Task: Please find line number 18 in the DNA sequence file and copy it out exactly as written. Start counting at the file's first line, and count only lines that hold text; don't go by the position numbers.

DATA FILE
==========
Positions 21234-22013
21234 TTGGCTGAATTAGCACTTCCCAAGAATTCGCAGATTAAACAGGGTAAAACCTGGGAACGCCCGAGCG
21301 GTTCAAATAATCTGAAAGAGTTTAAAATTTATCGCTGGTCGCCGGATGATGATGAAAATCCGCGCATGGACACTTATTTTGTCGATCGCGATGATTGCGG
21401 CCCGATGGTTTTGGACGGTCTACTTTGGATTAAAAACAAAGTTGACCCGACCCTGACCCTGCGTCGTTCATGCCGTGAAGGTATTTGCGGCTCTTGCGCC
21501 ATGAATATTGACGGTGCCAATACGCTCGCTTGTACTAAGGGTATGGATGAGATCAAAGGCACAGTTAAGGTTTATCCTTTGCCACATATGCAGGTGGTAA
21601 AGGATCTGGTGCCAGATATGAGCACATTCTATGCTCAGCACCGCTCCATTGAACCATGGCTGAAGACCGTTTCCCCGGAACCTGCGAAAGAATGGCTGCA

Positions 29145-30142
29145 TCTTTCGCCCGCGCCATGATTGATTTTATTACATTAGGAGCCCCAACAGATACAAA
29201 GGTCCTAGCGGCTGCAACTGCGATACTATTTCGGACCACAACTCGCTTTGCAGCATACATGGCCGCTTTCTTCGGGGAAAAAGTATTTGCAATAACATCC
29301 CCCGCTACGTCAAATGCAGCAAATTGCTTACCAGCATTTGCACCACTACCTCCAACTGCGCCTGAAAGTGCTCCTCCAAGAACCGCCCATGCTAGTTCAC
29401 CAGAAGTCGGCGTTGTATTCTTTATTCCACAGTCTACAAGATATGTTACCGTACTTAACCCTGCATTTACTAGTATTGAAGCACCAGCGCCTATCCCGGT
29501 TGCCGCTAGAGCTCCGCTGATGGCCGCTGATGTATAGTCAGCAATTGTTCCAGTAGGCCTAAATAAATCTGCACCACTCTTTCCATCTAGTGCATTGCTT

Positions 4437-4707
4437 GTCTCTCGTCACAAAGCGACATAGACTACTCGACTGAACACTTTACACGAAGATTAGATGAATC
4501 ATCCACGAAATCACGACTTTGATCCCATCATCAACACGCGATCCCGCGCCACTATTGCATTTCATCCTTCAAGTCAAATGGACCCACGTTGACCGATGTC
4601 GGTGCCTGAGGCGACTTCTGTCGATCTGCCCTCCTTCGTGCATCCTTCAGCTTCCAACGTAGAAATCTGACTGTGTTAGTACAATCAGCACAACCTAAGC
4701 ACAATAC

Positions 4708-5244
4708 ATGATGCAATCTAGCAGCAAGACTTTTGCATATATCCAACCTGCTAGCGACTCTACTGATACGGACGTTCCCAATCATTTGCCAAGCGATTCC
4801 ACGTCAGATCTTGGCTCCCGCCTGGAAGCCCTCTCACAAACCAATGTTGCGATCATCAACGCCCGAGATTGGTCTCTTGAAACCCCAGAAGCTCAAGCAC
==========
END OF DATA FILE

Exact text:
Positions 4708-5244